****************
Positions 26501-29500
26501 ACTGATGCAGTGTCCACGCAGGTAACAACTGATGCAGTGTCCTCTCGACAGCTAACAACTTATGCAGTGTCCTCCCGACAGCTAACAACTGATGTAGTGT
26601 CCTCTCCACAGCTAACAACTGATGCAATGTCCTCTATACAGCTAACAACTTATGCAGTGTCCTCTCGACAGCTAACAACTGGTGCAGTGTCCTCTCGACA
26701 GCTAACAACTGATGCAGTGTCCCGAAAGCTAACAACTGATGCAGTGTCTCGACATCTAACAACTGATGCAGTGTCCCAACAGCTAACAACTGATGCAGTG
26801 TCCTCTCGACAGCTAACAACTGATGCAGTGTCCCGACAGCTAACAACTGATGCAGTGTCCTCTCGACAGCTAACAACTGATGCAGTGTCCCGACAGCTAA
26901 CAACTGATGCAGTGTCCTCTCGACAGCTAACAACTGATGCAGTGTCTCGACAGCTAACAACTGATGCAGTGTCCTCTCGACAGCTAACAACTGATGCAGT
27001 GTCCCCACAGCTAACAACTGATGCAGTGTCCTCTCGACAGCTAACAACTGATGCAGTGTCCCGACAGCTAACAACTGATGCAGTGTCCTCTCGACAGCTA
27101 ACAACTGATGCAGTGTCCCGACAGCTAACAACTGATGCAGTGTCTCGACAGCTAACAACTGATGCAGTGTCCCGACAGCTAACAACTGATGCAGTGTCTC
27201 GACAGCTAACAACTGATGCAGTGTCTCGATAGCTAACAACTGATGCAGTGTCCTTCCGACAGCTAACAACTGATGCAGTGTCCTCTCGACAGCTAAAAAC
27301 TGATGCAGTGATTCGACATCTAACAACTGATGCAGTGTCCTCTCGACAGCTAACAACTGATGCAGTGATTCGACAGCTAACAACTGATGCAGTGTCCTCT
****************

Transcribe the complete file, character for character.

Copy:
Positions 26501-29500
26501 ACTGATGCAGTGTCCACGCAGGTAACAACTGATGCAGTGTCCTCTCGACAGCTAACAACTTATGCAGTGTCCTCCCGACAGCTAACAACTGATGTAGTGT
26601 CCTCTCCACAGCTAACAACTGATGCAATGTCCTCTATACAGCTAACAACTTATGCAGTGTCCTCTCGACAGCTAACAACTGGTGCAGTGTCCTCTCGACA
26701 GCTAACAACTGATGCAGTGTCCCGAAAGCTAACAACTGATGCAGTGTCTCGACATCTAACAACTGATGCAGTGTCCCAACAGCTAACAACTGATGCAGTG
26801 TCCTCTCGACAGCTAACAACTGATGCAGTGTCCCGACAGCTAACAACTGATGCAGTGTCCTCTCGACAGCTAACAACTGATGCAGTGTCCCGACAGCTAA
26901 CAACTGATGCAGTGTCCTCTCGACAGCTAACAACTGATGCAGTGTCTCGACAGCTAACAACTGATGCAGTGTCCTCTCGACAGCTAACAACTGATGCAGT
27001 GTCCCCACAGCTAACAACTGATGCAGTGTCCTCTCGACAGCTAACAACTGATGCAGTGTCCCGACAGCTAACAACTGATGCAGTGTCCTCTCGACAGCTA
27101 ACAACTGATGCAGTGTCCCGACAGCTAACAACTGATGCAGTGTCTCGACAGCTAACAACTGATGCAGTGTCCCGACAGCTAACAACTGATGCAGTGTCTC
27201 GACAGCTAACAACTGATGCAGTGTCTCGATAGCTAACAACTGATGCAGTGTCCTTCCGACAGCTAACAACTGATGCAGTGTCCTCTCGACAGCTAAAAAC
27301 TGATGCAGTGATTCGACATCTAACAACTGATGCAGTGTCCTCTCGACAGCTAACAACTGATGCAGTGATTCGACAGCTAACAACTGATGCAGTGTCCTCT